Real Estate Industry Couldn’t Be Happier With Eric Adams’ Primary Victory

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Eric Adams is six months away from likely moving into Gracie Mansion, and the real estate sector couldn’t be happier.

The Brooklyn borough president emerged as a palatable choice for developers and brokers, who entertained voting for former Citigroup executive Ray McGuire and former presidential candidate Andrew Yang, before ultimately ranking Adams to thwart progressive challengers like New York City Comptroller Scott Stringer and former Bill de Blasio adviser Maya Wiley.

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Adams’s eight-year history shepherding the East New York, Brooklyn, rezoning and bolstering multifamily high-rises in Downtown Brooklyn and Williamsburg didn’t hurt either.

“He was definitely one of the preferred candidates, along with [former Department of Sanitation commissioner] Kathryn Garcia,” one Manhattan developer said. “There’s an appreciation for Eric’s position in the industry, and he’s demonstrated a track record of working well and being an honest broker for the land use role that he has had as a borough president.”

If Adams wins his general election matchup with Republican nominee Curtis Sliwa, who remains a heavy underdog in a city where Democrats outnumber Republicans nearly 7 to 1, he’ll inherit a litany of challenges that grow by the week.

The city remains scarred from more than 33,000 deaths during the pandemic. Unemployment in New York City remains just below 11 percent. Tourism revenue may not rebound for another four years. One-third of New Yorkers don’t expect to return to the office after Labor Day. And the city is in the midst of a crime wave this summer that may have swung the election in Adams’ direction.

Improving public safety and helping the city recover will almost certainly be Adams’s top priorities once in office.

“Eric is going to be a mayor who understands the importance of quality of life, fair and just policing, and growth to create opportunities for all New Yorkers,” Industry City CEO Andrew Kimball said. “I’m very hopeful he will bring a focus that embraces growth and partnerships with the private sector. He’s going to be the kind of mayor that has an open door and an open mind to development.”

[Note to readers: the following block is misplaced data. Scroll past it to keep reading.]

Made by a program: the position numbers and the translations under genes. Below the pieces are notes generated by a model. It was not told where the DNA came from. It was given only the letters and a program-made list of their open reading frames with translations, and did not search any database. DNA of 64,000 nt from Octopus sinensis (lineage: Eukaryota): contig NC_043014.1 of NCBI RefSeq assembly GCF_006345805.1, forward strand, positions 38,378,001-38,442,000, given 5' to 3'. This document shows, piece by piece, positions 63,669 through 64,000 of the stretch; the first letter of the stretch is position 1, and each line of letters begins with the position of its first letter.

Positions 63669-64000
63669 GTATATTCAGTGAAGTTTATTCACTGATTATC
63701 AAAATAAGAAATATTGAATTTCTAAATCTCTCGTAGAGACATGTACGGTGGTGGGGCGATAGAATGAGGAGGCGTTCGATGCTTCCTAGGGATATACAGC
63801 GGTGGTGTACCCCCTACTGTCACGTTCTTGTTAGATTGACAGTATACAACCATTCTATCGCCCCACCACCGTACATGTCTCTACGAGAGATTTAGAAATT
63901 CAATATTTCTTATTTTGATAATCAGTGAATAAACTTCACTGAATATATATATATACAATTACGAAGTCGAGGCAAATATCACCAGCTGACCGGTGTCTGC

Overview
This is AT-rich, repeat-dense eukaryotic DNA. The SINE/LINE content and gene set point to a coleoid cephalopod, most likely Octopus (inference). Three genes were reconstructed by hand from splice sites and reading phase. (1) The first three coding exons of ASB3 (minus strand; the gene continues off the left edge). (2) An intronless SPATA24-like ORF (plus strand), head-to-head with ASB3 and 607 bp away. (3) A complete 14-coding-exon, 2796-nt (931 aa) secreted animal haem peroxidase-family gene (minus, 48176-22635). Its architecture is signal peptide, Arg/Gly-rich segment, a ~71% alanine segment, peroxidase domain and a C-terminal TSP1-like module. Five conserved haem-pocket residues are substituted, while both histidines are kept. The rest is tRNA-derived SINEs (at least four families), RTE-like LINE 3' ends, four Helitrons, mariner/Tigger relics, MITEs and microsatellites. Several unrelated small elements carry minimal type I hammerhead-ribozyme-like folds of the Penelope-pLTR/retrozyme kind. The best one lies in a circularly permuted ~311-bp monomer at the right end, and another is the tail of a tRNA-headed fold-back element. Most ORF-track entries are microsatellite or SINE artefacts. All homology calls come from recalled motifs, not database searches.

Real estate leaders also expect the next mayor to grapple with the city’s housing scarcity, its fundamentally unequal property tax system, and the inexorable threat of climate change. A controversial affordable housing tax credit, 421a, is set to expire in June 2022. Heavy fines for buildings that violate Local Law 97, a provision regulating greenhouse gas emissions, kick in starting in 2024.

But, Adams starts with the advantage that he is not his predecessor. Business leaders who can’t stand de Blasio have welcomed Adams’ more conciliatory approach toward property owners and the city’s large employers.

Adams has always been fair to landlords as a public leader, especially small landlords,” Dov Bleich, managing director of Tri State Commercial Realty, said. “He recognizes that they are humans as well, trying to make a living and pay the bills. The hateful rhetoric from Mayor de Blasio toward landlords was very divisive.

And Adams has already learned from the de Blasio administration’s mistakes, political observers say.

“Eric is not as shy in dealing with the real estate community as Bill de Blasio was,” Sid Davidoff, founding partner of government relations firm Davidoff Hutcher & Citron, said. “He’s probably learned how important it is to get into the community and consult with them earlier in the process.”

Brooklyn’s real estate power brokers have gotten to know Adams intimately and have been happy with the results.

Adams has championed City Point Brooklyn, a shopping and residential complex in the heart of the Fulton Street corridor, and backed the de Blasio administration’s contentious plan to de-map 40th Street to expand Industry City (which later faltered). He also signed off on Industry City’s long-in-the-works rezoning, which its developers later pulled after opposition from some local politicians.

The borough’s most powerful developer, Two Trees Management, needed Adams’ help to put forward its plans for artificial turf at Domino Park and residential high-rises at the former Consolidated Edison site in Williamsburg, and hired lobbyists and PR execs to get the point across. Public hearings for the River Ring project began in April and Adams hasn’t approved the proposal yet. (The firm’s employees and Walentas family members gave $17,800 to Adams’ campaign, and a family-controlled foundation directed between $25,000 and $80,000 to an Adams-affiliated nonprofit, according to The City.)

Other property owners have found Brooklyn Borough Hall to be a receptive arena for large-scale development projects, especially in commercial areas. RXR Realty hired Suri Kasirer in May 2019 to lobby Adams regarding a 34-story apartment building and academic facility at 196 Willoughby Street on the Long Island University campus. The company also contributed $10,000 to Adams’ nonprofit, although it remains unclear what role Adams played in the project’s advancement. Adams’ spokesman told The City that the building did not require a zoning change.

Those who know Adams well say people should expect to see him more frequently at their galas, ribbon cuttings, and luncheons in the coming months and beyond.

“He’ll surprise people with his work ethic. He has the ability to be everywhere and I expect him to be everywhere in town,” said one Brooklyn real estate source. “This is going to be a mayor who drops in on five, six things a night. No event is too small.”